It's not easy to find companies that have consistently grown earnings for a decade or more and still offer investors a reasonable yield. Yet a handful of names have managed that feat. Below we list five of them. Moreover, they also trade with reasonable price/earnings ratios (P/E) and either at or only slightly above book value.
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International Shipholding Corp. (NYSE: ISH) is a transport company that has seen tremendous growth for the last decade, expanding earnings at 15.35% per year over that time frame. The company also pays an annual 5.6% dividend and sells at just above book value; price-to-book ratio is 1.17. Price-to-sales ratio is also a very competitive 0.75. The stock is up more than 100% since bottoming in March.
SK Telecom Co. (NYSE: SKM) is a South Korean wireless communications giant whose ADR fetches investors an 8% annual dividend yield and trades with a P/E of 10.6 times last year's earnings. Price/book is 1.21 and price/sales, 0.96. The company has grown earnings at a 12.9% rate for the last 10 years.
A Closed-End Investment Fund
Templeton's Global Income Fund (NYSE: GIM) has also managed to achieve stellar 10-year earnings growth, coming in at 12.21% annually since 1999. GIM pays an annual 5.2% dividend and trades with a P/E of 7. Price/book is 1.11. The closed-end fund invests primarily in global income-producing securities, including sovereign debt.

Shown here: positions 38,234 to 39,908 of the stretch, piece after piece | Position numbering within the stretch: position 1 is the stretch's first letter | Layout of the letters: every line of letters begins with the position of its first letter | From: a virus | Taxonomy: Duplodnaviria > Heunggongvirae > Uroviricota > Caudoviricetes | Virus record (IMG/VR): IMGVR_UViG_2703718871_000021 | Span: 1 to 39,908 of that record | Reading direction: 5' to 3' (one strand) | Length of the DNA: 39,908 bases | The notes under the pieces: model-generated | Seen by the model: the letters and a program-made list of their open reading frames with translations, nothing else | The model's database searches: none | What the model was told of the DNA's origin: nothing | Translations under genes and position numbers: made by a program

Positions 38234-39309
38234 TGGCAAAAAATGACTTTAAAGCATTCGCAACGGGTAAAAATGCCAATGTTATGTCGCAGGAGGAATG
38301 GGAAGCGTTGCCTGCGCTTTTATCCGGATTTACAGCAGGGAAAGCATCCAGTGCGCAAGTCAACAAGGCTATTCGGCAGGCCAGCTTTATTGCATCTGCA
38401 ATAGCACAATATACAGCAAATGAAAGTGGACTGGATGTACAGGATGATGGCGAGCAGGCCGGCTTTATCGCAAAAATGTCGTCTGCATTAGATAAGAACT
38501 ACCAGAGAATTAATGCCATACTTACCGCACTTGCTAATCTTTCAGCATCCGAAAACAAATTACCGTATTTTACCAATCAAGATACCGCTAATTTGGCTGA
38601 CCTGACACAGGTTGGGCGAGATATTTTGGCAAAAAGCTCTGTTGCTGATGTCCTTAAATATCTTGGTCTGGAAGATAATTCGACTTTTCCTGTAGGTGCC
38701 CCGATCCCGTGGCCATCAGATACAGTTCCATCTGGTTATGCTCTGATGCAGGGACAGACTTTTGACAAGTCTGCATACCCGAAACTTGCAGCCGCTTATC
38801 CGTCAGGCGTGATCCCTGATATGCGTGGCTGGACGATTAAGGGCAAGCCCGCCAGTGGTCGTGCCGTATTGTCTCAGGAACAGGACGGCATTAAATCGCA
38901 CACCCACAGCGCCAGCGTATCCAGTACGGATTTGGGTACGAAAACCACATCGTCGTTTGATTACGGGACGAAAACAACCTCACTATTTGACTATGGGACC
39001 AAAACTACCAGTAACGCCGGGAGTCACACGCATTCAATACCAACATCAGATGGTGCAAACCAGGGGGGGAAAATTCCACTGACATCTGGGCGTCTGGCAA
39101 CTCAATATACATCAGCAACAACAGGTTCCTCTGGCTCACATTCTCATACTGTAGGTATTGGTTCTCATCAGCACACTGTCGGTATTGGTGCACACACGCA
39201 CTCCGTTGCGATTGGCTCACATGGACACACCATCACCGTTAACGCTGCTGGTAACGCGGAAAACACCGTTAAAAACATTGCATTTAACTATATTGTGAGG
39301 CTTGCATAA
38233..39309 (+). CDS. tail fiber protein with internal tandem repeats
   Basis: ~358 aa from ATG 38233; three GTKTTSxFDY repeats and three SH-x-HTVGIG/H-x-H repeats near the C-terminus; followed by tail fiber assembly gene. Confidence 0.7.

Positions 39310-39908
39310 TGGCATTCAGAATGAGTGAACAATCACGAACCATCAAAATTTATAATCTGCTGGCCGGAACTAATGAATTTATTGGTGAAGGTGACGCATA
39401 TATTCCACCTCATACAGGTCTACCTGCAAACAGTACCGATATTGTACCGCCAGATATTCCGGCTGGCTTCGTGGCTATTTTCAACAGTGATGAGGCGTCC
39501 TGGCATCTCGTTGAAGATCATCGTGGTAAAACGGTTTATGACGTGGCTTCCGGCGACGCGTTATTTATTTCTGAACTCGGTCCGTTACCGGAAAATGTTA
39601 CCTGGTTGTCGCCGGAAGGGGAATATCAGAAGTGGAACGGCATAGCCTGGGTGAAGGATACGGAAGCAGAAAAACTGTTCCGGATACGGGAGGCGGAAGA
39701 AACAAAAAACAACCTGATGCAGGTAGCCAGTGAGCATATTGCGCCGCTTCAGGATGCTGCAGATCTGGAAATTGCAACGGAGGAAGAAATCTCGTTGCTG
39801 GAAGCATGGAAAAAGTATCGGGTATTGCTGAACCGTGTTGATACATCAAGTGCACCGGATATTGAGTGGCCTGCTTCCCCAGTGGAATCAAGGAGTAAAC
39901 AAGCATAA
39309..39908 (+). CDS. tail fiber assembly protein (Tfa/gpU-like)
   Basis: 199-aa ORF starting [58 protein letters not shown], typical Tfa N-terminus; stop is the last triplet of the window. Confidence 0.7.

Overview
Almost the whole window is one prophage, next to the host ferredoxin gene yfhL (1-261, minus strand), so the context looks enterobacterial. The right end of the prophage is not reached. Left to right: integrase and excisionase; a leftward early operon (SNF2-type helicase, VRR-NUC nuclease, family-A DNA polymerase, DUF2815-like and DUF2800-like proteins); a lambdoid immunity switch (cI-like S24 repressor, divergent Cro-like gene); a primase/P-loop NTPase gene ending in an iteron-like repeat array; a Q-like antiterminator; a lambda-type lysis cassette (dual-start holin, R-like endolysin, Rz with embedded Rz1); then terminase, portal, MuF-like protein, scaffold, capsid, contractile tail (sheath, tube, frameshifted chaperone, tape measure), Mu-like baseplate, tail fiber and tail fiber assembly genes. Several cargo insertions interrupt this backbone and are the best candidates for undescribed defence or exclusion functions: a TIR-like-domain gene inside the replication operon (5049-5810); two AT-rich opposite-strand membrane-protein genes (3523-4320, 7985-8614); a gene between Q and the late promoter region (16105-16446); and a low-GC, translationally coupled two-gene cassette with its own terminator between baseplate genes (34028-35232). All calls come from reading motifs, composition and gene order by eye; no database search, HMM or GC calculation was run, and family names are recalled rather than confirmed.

FirstEnergy Corp. (NYSE: FE) is an electricity service provider with a 10-year earnings growth record of 8.41%. The company's shares trade with a P/E of 11 and offer a 5.2% annual yield. Price/book is below the industry average at 1.53, and price/sales is 0.79.
OceanFirst Financial Corp. (Nasdaq: OCFC) is a New Jersey-based, federally chartered retail savings bank. Over the last 10 years, the company has grown earnings by a 7.1% annual rate. The shares currently trade hands with a P/E of 8.7 and carry a 7.8% dividend per annum. Price/book on the stock is 1.0.
Ten years of high corporate earnings growth is no fluke; these companies have a niche and a management that knows how to exploit it. Investors can feel comfortable leaning on a set of fundamentals like those discussed above. (To learn more, read Steady Growth Stocks Win The Race.)
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